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13 Jul 2022
by Dawn Lewis

rebaLINK: keeping a grip on pay data

As the cost of living and inflation continues to rise, reward professionals are finding it increasingly challenging to keep a grasp on market pay levels because of the speed of change

Man gripping a rock climbing wall

 

A comment on a recent rebaLINK post – our members-only online forum –was submitted highlighting how quickly market pay data is becoming outdated, and asking what others are doing to mitigate the impact.

“Increasingly, some market pay midpoints are looking really out of touch with the ‘real’ market. It feels like 2021/early 2022 data from providers has been made even more quickly redundant by a painful blend of unleashing of projects post-Covid, the material inflation and other economic pressures, and the 'employee-led' candidate market.

"What are people doing to try to maintain discipline in market pay midpoints while keeping the wheels on for recruitment/retention? Using ageing? Expanding ranges? More flex with going over existing ranges?”

As you would expect, a range of responses were received to this challenging topic. With several respondents indicating that they are using wider ranges and are ageing their data. Some are also looking to take additional measures, such as awarding one-off payments, for certain markets, job functions and disciplines. 

Yet, among the answers were also words of caution, which underlined the fact that market data will always be out of date. It was argued that the current fluctuations come down to a greater focus on pay due to market conditions, inflation and, following the pandemic, an increased desire to move roles. 

“We run the risk of inflating compensation and then having to manage this in the long run. Our ranges are wide to accommodate multiple challenges, but one option is to look at different ways of retaining employees. Could retention payments be an option, or sign on bonus' instead of driving high salaries that cannot be sustained? We age our ranges year on year and where necessary apply a premium if we are really struggling, but also conscious about peer impact of existing employees.”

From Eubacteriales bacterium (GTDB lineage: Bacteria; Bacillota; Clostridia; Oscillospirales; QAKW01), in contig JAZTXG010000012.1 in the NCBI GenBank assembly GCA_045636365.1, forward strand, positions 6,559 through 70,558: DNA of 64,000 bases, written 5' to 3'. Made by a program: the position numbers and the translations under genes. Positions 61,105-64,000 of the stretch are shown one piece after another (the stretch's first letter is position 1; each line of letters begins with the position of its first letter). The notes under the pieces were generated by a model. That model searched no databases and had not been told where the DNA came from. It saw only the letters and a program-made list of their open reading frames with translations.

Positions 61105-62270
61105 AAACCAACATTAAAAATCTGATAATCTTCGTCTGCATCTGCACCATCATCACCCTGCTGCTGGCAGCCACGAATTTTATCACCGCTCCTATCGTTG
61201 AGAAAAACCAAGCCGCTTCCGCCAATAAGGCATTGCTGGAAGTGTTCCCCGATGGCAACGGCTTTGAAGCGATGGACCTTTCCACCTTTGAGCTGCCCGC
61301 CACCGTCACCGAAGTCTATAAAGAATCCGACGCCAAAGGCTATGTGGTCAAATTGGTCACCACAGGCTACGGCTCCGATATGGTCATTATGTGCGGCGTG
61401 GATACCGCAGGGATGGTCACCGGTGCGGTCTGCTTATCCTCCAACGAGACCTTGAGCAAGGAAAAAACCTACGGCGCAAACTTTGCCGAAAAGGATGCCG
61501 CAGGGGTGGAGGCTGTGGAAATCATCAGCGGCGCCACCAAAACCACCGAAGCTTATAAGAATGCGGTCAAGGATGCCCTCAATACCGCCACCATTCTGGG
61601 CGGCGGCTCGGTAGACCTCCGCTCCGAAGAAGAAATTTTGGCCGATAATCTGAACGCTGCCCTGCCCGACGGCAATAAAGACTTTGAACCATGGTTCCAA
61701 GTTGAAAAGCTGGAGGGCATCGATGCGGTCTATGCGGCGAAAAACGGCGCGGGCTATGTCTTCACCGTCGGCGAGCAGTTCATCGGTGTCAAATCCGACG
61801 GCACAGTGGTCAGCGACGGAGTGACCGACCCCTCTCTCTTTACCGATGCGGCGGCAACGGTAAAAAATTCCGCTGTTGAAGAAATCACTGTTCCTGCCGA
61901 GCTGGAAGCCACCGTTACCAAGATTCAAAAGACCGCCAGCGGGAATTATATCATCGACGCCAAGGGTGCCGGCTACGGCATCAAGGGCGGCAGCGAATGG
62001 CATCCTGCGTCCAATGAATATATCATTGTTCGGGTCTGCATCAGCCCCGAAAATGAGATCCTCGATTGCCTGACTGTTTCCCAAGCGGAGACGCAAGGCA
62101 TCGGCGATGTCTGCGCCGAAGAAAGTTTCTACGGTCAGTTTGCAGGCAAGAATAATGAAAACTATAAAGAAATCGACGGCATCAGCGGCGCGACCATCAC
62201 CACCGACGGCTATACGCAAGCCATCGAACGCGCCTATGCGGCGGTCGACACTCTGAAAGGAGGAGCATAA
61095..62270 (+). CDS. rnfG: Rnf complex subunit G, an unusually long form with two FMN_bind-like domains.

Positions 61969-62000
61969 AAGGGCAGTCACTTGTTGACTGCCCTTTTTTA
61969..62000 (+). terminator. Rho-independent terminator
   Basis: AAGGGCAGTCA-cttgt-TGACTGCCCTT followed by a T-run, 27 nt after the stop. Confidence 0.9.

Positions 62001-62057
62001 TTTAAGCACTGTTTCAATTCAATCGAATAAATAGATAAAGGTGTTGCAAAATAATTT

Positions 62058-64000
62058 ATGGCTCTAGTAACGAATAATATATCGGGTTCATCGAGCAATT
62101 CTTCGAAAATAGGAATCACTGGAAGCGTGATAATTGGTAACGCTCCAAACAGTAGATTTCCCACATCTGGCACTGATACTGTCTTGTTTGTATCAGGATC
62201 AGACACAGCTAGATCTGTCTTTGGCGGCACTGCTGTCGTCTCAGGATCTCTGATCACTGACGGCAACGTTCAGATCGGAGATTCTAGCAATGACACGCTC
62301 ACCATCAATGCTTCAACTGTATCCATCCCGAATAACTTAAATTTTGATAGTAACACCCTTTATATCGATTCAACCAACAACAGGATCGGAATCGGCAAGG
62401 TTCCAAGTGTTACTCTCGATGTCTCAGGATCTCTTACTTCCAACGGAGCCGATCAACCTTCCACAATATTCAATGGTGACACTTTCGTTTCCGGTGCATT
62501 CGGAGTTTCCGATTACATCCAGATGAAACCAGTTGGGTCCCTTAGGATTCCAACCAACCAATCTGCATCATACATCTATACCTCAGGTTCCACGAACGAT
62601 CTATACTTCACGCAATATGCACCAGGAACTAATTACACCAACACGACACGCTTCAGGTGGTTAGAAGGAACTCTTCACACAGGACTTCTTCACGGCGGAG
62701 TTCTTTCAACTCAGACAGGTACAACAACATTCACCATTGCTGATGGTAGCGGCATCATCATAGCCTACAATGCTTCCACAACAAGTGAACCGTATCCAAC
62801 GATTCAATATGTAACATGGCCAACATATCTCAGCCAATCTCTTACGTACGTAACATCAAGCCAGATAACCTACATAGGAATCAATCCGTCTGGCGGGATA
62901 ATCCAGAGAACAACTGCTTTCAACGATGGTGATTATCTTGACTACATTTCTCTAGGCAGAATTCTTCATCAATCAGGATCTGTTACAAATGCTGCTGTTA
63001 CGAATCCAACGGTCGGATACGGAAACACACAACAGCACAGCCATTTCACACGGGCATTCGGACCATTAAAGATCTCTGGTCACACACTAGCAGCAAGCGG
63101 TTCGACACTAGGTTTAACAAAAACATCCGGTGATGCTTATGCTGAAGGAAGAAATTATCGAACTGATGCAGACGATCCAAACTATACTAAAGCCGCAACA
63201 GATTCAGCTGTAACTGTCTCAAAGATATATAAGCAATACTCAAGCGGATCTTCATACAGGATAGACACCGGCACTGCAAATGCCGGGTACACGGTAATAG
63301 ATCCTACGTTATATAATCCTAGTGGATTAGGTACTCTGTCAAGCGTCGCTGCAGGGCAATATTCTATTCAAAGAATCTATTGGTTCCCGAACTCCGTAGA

It is a concern that others voiced, with worries about creating large disparities between internal colleagues and new hires for the same role. However, pay decisions are clearly coming under pressure, particularly for those operating in sectors where there are skills shortages, with some respondents indicating that salaries for these roles are moving above max pay ranges. 

There are also indications that more off-cycle increases are being awarded as competition for skills increases and retention figures decrease.

Indeed, another rebaLINK post asked what salary benchmark data others are using, as they felt that the normal annual update was not sufficient given the pace at which the pay landscape is changing.

And it is not just pay levels that employers are having to consider. Many are also debating awarding a cost of living payment to help employees – indeed there have been many press announcements about such payments from the likes of Rolls Royce, Lloyds and Easyjet.

Although none of those responding to the query on rebaLINK about cost of living payments said they had made one, many were considering it and had also taken steps to support employees in other ways. 

“We will be implementing the following: promotion of our money saving benefits (e.g. retail discounts, health cash plan, cycle to work scheme, etc), re-introducing season ticket loan, financial wellbeing seminars, promotion of EAP service. And we’re also considering: a one-off payment to help with rising cost of living and mid-year annual pay increase. We’re reviewing all options and no decision made on these as yet.”

Other respondents also said they planned to provide additional financial wellbeing support specifically aimed at helping employees to manage the rising cost of living, while considerations about budgets for 2023 for upcoming compensation planning were also being made.

It is clear that reward professionals are facing a perfect storm of external and internal pressures on pay, and many of the decisions being taken will be based on the circumstances of individual organisations and workforces.

Overall, the message is clear, increasing pay is not necessarily the answer to the cost of living crisis, and reward professionals must consider all avenues before making snap pay decisions.

REBA's professional members can access rebaLINK to join the conversation. If you haven't yet joined, but are keen to get involved in this online network for senior reward and benefits professionals, you can apply for complimentary membership.

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